When (exactly) should you do focused work? How this AirBnB developer discovered the optimal time for deep concentration

Tell me if this sounds familiar. You spend your days working your “regular job,” clock out, come home, and get to work on something else. Maybe you call it a side hustle. Or a hobby. Whatever it is, it’s important to you.

But there’s probably a good chance you don’t get to spend enough time on it.

For designer, developer, and writer Jonathan White, this exact scenario has been a constant struggle. Between spending his days working as a developer at AirBnB and spending his ‘free’ time on side projects, essays, and designs, Jonathan found himself working longer and longer days. But not seeing the results he expected.

It’s a story we all know. You want to hit all your goals, do meaningful work, and feel productive day and night. And the only way to do it all seems to be to put in more hours.

But there’s a better way.

In this interview, Jonathan explains the process of how he shifted his mindset from effort to outcome, became more productive by working less hours, and discovered the optimal times of the day to do focused work.

Shifting your mindset from hours spent to spending time wisely

With a job at one of the world’s largest tech tech companies, a good portion of Jonathan’s time is already spoken for each day. However, this doesn’t stop him from pursuing projects outside of work. But putting so much on his own plate was starting to take a toll.

“I’d go to work, then I’d come home and work until the middle of the night,” he explains. “And while I felt like I was making progress because I has more absolute time to work, there was a serious mental and physical toll that came with it.”

Jonathan says after a few months of this schedule he started feeling tired all the time. He became moody. He wasn’t able to prioritize goals. And worst of all, he lost his creative edge. In short, he was starting to feel the effects of burnout.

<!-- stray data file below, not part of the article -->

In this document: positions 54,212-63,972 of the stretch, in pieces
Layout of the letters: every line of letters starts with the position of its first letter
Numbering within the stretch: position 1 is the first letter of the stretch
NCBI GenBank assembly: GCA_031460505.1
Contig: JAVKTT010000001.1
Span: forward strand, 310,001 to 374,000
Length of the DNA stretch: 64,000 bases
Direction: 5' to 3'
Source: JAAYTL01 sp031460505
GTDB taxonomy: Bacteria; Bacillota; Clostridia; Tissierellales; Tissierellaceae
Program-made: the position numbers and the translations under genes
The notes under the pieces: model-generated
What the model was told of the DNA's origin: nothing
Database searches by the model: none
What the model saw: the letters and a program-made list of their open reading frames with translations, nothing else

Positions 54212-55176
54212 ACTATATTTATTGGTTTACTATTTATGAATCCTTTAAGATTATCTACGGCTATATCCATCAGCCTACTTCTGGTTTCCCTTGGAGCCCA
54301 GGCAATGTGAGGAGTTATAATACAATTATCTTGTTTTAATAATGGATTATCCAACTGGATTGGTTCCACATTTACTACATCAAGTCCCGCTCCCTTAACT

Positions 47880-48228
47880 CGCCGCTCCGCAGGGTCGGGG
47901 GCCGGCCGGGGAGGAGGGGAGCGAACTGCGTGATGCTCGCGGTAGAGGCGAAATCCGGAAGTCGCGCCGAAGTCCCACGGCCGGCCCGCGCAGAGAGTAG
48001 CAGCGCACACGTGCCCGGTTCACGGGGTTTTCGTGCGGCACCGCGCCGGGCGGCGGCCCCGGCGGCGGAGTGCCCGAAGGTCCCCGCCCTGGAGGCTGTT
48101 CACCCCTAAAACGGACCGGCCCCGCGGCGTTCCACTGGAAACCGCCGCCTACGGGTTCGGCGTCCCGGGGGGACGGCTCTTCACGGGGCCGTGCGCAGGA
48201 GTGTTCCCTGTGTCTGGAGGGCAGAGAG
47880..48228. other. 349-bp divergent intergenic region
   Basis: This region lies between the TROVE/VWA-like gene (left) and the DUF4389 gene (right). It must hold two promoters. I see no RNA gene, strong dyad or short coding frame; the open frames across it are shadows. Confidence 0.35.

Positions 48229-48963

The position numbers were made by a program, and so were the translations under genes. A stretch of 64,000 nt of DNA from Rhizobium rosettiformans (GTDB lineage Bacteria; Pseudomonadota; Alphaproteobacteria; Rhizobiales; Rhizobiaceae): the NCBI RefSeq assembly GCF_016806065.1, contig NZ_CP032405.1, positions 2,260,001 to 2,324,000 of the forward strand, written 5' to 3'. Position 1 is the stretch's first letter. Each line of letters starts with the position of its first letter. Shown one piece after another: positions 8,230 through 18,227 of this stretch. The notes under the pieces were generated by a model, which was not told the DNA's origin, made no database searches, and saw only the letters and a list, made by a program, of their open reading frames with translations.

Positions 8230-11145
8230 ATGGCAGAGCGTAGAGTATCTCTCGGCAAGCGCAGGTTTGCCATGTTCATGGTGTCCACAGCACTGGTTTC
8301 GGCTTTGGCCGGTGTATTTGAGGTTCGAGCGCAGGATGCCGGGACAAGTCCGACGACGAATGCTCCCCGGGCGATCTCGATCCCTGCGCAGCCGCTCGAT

“I realized that it doesn’t matter how much time you have available if your concentration is gone. So I started looking for a better way.”

His search brought him to an old friend. They both had graduated at the same time and worked similar jobs, but his friend seemed to be always be at 100% capacity. His trick? A consistent bedtime.

“It seems too basic, but once I started getting into a schedule of going to sleep at the same time every night and getting 8 hours without comprise, I started to see results. All of a sudden it felt like the veil had been lifted.”

“While I had less absolute time, I had much more time in terms of focused work.”

Why you need to focus on your inputs, not your outputs

All this got Jonathan thinking about something he had heard AirBnB founder Brian Chesky talk about.

“Basically, Brian was explaining how at Amazon, instead of trying to optimize to hit their goals, they optimize for their individual inputs.”

This means the basic fundamentals of life—water, food, shelter, sleep. With our jobs becoming more complex and demanding, these fundamentals are usually the first things to go. We prioritize working more over sleeping or exercising. Eating quick, sugar-loaded food instead of nutritious meals and plenty of water. But, according to Jonathan, this is a dangerous trade-off to be making.

“When you focus on these individual inputs, that’s what feeds the outputs—things like cognitive performance, ability to focus, and creativity,” he explains.

“The more you look into the most productive people, the more you realize they don’t just work hard, but they start off by optimizing the small things they do every single day.”

How personal data empowers you to optimize your efforts

Optimizing for inputs like this is hard because few of us are really keeping track of them. We don’t track water or food or sleep the way we track projects or time spent working. But without that kind of accurate feedback on our efforts, it’s impossible to see where you need to make improvements.

“This is where I think quantified self data is really important,” explains Jonathan. “I use my Fitbit to track sleep and a scale to track food. I have all these different ways of quantifying my inputs. Without them, you get a kind of general sense of, ‘Oh, I’m sleeping about this much. Oh, I’m eating about this much. Oh, I’m drinking about this much’ but there’s no way for you to optimize, because you can’t hit some level of consistency.”

Assumptions like this make it incredibly hard to work towards our individual goals. Rather than understand all the inputs that affect your output (and optimize for them), you’re simply saying you’re “close enough” without putting in the work to really understand what makes you have a good day.

Discovering the optimal time for focused work

Jonathan’s desk at home